Sometimes we get to see justice done...
By Tales Azzoni
RIO DE JANEIRO (AP) - A Brazilian rancher's conviction for the murder of a U.S. nun in the Amazon could help discourage attacks on rain forest activists that for decades have largely gone unpunished, environmentalists and legal officials said Tuesday.
Vitalmiro Moura was sentenced to 30 years for ordering the killing of 73-year-old Dorothy Stang in 2005 because she blocked him and another rancher from taking over land the government gave to farmers.
Hundreds of activists have been killed in Brazil in the last 20 years — but only about 80 triggermen, usually paid by powerful ranchers with land claims at stake, were behind bars before Tuesday. Moura is the only so-called mastermind of one of the killings to join them, raising hopes that the climate of impunity in the Amazon is finally nearing an end.
"It's obviously a sign that the times of violence without consequence are ending," said Paulo Adario, director of Greenpeace's Amazon campaign. "Putting the man accused of a brutal killing in jail shows to those who fight to protect the Amazon and to the criminals that violence will not go unpunished."
Moura denied any involvement in the killing and said he didn't even know the victim. Alex Noronha, one of his court-appointed lawyers, said he believes Moura is innocent but called the ruling "the manifestation of the society's will." He added that Moura would have to hire an attorney if he wants to appeal.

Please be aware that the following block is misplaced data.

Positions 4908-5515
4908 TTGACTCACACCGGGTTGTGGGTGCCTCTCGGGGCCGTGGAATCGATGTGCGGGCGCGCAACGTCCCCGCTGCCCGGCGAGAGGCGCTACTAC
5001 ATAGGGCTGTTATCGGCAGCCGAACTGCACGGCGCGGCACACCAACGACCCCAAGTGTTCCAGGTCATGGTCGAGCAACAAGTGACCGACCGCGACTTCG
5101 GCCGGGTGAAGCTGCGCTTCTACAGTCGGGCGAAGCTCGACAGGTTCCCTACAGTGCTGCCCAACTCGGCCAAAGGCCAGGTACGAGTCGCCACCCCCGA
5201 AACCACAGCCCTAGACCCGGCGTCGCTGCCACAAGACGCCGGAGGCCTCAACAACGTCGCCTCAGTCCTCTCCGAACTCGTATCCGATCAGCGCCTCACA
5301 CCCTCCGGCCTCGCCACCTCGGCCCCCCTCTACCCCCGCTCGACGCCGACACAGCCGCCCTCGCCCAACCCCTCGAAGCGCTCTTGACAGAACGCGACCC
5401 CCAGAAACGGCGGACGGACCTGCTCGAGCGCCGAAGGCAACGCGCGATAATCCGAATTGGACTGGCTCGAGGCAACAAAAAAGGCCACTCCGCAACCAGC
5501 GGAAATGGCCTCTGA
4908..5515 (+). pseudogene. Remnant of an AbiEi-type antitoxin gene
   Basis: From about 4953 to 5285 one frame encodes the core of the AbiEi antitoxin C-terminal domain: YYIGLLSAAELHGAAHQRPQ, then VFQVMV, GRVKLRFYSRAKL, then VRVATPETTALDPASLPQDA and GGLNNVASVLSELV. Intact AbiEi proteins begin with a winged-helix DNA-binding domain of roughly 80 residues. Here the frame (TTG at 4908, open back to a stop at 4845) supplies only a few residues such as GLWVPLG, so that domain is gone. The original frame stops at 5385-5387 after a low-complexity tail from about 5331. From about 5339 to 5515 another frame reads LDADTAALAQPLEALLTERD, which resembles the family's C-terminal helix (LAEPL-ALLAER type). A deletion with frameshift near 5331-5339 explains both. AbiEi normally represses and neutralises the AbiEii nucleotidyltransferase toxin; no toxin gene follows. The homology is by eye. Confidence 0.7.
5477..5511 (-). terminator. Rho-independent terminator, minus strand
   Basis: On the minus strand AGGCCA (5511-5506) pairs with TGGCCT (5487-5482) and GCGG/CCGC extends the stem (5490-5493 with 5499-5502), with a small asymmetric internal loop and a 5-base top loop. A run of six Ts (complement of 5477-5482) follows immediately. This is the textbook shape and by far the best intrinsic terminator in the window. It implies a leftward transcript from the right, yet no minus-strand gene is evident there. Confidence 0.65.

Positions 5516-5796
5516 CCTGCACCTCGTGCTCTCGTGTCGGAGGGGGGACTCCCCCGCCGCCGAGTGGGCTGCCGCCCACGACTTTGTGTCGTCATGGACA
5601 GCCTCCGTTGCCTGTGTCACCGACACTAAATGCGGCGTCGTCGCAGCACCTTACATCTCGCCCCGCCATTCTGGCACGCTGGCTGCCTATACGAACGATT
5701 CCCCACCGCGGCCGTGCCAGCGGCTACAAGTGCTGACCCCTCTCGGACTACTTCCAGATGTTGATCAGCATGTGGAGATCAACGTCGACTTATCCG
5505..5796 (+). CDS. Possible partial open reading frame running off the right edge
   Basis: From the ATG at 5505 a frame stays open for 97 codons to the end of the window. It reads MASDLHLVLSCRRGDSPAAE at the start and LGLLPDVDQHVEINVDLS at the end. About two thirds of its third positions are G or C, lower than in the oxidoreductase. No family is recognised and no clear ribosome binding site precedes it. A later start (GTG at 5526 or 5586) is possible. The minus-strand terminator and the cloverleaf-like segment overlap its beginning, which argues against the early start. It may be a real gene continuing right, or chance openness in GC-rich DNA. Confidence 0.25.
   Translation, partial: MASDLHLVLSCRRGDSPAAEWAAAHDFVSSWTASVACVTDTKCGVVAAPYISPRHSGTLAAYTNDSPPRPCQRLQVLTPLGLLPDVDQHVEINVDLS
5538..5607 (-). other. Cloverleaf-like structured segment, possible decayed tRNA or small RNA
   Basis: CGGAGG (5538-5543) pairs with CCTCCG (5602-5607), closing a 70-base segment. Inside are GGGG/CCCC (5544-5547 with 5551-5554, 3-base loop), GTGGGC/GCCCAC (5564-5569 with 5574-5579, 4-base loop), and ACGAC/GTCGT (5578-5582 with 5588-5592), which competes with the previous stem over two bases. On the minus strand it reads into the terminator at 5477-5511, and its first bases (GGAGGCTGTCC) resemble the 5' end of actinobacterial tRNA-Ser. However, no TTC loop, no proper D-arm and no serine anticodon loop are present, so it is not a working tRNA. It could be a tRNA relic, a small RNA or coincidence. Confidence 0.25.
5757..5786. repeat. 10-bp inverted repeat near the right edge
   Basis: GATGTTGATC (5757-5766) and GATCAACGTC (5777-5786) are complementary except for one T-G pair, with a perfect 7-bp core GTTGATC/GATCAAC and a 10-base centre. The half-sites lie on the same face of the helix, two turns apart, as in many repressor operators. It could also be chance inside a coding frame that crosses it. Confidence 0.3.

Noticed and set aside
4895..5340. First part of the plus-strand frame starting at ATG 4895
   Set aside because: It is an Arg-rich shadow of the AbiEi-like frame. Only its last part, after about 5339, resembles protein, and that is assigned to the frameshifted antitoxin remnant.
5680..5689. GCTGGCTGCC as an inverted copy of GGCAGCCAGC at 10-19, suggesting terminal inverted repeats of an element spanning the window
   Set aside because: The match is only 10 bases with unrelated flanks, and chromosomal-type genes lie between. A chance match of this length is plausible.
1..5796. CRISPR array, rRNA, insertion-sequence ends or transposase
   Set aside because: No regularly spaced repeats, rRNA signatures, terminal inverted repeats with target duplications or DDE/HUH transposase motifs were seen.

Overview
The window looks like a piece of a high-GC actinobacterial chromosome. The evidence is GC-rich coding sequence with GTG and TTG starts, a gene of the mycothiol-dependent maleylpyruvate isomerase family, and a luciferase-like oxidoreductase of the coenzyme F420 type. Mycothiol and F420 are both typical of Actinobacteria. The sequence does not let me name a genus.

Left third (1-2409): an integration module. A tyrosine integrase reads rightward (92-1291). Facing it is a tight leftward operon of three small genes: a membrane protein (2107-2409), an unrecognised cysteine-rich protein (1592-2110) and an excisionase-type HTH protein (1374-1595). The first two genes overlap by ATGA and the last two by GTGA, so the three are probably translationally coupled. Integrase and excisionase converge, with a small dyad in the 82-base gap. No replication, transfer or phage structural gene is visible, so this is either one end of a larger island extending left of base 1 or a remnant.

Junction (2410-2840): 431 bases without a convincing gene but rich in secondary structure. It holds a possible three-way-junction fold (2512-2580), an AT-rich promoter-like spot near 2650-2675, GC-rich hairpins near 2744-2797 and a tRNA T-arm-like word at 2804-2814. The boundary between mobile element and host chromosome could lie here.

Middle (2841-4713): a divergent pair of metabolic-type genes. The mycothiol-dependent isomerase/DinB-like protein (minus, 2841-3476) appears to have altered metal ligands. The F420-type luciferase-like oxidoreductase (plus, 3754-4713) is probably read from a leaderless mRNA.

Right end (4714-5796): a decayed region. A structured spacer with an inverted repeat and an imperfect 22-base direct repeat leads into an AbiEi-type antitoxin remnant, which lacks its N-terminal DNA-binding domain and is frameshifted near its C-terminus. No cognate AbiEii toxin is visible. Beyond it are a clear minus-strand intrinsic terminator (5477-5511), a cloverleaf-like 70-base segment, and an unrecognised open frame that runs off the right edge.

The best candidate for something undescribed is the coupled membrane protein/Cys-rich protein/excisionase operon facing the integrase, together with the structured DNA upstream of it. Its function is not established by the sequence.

The case against the wealthy rancher was seen as a test of Brazil's ability to strengthen the rule of law in the largely lawless Amazon, which is also plagued by illegal activities such as unauthorized logging, and the prosecutor and the judge involved called the outcome a victory for the legal system.
"The judiciary showed that it does not succumb to the interests of the powerful," prosecutor Edson Cardoso was quoted as saying by the state news service Agencia Brasil.
"The verdict and sentencing sent a clear message that the law will be applied to everyone independent of his socio-economic status," Judge Raimundo Moises Alves Flexa said.
However both the judge and the Greenpeace activist cautioned that more convictions in similar cases are necessary if activists are to be truly protected.
"It could be a first small step, but there is still a long way to go," Flexa said.
Jurors found Moura guilty late Monday after 15 hours of deliberations, sparking jubilant celebrations from family members of Stang, supporters and activists who had camped and prayed outside the court.
"Justice has been made," David Stang told reporters in Belem. "My sister would be very happy. She believed in the Brazilian judicial system."
A native of Dayton, Ohio, and a naturalized Brazilian citizen, Dorothy Stang worked for three decades to preserve the rain forest and defend poor settlers' land rights.
Nun Rebeca Spires, who has worked in Brazil for four decades and knew Stang for 35 years, called the ruling a milestone victory: Because there is an "endless supply" of gunmen available for hire in the Amazon, she said, the ranchers who hire them must be imprisoned if the violence is to stop.
"We've waited so long for this verdict. This conviction sends a strong message to the other masterminds that the impunity is ending," Spires said.
Moura was previously convicted of Stang's murder and then acquitted in an automatic retrial. That decision was overturned last year on a technicality, however.
Confessed gunman Rayfran das Neves Sales is serving a 28-year sentence for the crime.
Regivaldo Galvao, the other rancher who prosecutors say helped orchestrate Stang's murder, is scheduled to face trial at the end of this month.